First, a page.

Perceptual organization and selective attention are two crucial processes that influence how we perceive visual information. The former structures complex visual inputs into coherent units, whereas the later selects relevant information. Attention and perceptual organization can modulate each other, affecting visual processing and performance in various tasks and conditions. Here, we tested whether attention can alter the way multiple elements appear to be perceptually organized. We manipulated covert spatial attention using a rapid serial visual presentation task, and measured perceptual organization of two multielements arrays organized by luminance similarity as rows or columns, at both the attended and unattended locations. We found that the apparent perceptual organization of the multielement arrays is intensified when attended and attenuated when unattended. We ruled out response bias as an alternative explanation. These findings reveal that attention enhances the appearance of perceptual organization, a midlevel vision process, altering the way we perceive our visual environment.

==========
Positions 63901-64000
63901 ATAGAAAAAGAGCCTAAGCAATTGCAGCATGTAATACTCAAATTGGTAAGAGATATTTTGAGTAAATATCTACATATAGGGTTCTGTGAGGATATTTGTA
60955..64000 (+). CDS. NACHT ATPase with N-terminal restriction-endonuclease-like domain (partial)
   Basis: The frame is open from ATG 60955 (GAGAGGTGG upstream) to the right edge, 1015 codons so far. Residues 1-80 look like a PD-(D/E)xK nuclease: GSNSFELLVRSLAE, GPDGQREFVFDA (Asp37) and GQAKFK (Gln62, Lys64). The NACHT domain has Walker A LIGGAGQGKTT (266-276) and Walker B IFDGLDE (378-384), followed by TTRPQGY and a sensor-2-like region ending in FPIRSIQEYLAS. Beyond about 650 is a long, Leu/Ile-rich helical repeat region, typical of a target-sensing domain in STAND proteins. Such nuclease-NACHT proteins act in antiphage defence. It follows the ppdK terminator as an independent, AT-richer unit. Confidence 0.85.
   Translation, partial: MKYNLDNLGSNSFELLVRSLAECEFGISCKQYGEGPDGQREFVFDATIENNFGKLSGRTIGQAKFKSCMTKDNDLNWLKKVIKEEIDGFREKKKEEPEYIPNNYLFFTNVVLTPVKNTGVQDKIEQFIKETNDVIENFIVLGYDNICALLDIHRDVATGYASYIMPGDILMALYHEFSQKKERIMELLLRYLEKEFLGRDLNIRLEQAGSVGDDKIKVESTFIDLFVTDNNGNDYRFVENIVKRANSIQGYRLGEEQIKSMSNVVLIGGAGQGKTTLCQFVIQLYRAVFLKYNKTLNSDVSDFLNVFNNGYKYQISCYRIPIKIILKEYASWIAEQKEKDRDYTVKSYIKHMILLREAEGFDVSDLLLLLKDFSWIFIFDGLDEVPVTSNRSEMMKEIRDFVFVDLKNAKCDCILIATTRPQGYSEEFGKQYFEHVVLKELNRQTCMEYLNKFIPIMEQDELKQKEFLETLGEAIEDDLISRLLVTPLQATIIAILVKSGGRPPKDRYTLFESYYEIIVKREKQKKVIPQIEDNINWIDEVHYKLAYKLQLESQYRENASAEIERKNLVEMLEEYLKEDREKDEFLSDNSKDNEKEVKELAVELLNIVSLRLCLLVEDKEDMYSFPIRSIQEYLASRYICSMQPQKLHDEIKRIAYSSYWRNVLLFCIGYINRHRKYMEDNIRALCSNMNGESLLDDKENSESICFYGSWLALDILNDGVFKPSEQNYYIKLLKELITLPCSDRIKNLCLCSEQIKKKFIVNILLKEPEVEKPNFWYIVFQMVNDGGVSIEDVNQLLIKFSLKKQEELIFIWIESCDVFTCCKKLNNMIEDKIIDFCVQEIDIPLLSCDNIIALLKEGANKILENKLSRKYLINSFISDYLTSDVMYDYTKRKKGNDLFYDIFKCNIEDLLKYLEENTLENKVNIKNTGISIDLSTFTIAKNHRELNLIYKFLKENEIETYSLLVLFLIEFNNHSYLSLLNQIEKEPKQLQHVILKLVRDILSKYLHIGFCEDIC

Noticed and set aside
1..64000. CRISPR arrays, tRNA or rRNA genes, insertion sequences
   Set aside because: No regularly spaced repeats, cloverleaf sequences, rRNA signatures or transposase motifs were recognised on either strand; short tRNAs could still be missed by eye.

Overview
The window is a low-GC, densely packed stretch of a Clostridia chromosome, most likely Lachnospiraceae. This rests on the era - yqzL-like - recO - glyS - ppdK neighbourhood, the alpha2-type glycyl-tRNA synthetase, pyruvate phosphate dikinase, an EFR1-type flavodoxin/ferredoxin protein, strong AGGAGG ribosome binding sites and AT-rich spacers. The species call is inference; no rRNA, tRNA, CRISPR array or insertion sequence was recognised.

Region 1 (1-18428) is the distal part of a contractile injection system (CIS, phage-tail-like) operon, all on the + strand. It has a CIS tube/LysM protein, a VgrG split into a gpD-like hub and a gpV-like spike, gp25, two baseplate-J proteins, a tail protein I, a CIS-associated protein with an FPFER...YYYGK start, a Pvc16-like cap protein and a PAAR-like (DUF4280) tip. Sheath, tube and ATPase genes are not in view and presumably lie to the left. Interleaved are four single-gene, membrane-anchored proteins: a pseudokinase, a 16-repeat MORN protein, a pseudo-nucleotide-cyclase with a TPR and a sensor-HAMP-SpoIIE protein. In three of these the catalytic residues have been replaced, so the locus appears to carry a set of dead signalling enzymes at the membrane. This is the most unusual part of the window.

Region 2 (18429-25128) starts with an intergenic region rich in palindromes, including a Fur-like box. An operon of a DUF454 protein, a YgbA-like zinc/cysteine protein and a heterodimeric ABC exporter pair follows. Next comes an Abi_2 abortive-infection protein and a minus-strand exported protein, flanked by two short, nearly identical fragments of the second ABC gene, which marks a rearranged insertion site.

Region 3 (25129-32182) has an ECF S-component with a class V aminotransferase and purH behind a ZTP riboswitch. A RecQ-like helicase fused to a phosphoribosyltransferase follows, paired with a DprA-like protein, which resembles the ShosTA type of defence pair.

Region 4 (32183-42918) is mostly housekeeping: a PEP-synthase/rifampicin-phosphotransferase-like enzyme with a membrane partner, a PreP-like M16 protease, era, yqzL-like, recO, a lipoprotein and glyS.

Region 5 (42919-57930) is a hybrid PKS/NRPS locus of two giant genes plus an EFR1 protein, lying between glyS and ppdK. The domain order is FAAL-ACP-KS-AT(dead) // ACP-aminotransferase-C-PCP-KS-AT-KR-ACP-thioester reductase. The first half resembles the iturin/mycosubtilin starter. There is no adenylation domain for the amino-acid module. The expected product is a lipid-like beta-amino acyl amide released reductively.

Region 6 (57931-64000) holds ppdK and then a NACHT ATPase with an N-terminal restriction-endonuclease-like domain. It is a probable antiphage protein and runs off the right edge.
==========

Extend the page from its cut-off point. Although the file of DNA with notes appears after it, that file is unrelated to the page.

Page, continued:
|Number of pages||9|
|Journal||Psychonomic Bulletin and Review|
|State||Published - 1 Oct 2018|
Bibliographical noteFunding Information:
Acknowledgements This research was supported by NIH R01-EY016200 to MC. We thank members of the Carrasco Lab for useful discussions.
© 2017, Psychonomic Society, Inc.
- Perceptual organization
- Voluntary attention
ASJC Scopus subject areas
- Experimental and Cognitive Psychology
- Developmental and Educational Psychology
- Arts and Humanities (miscellaneous)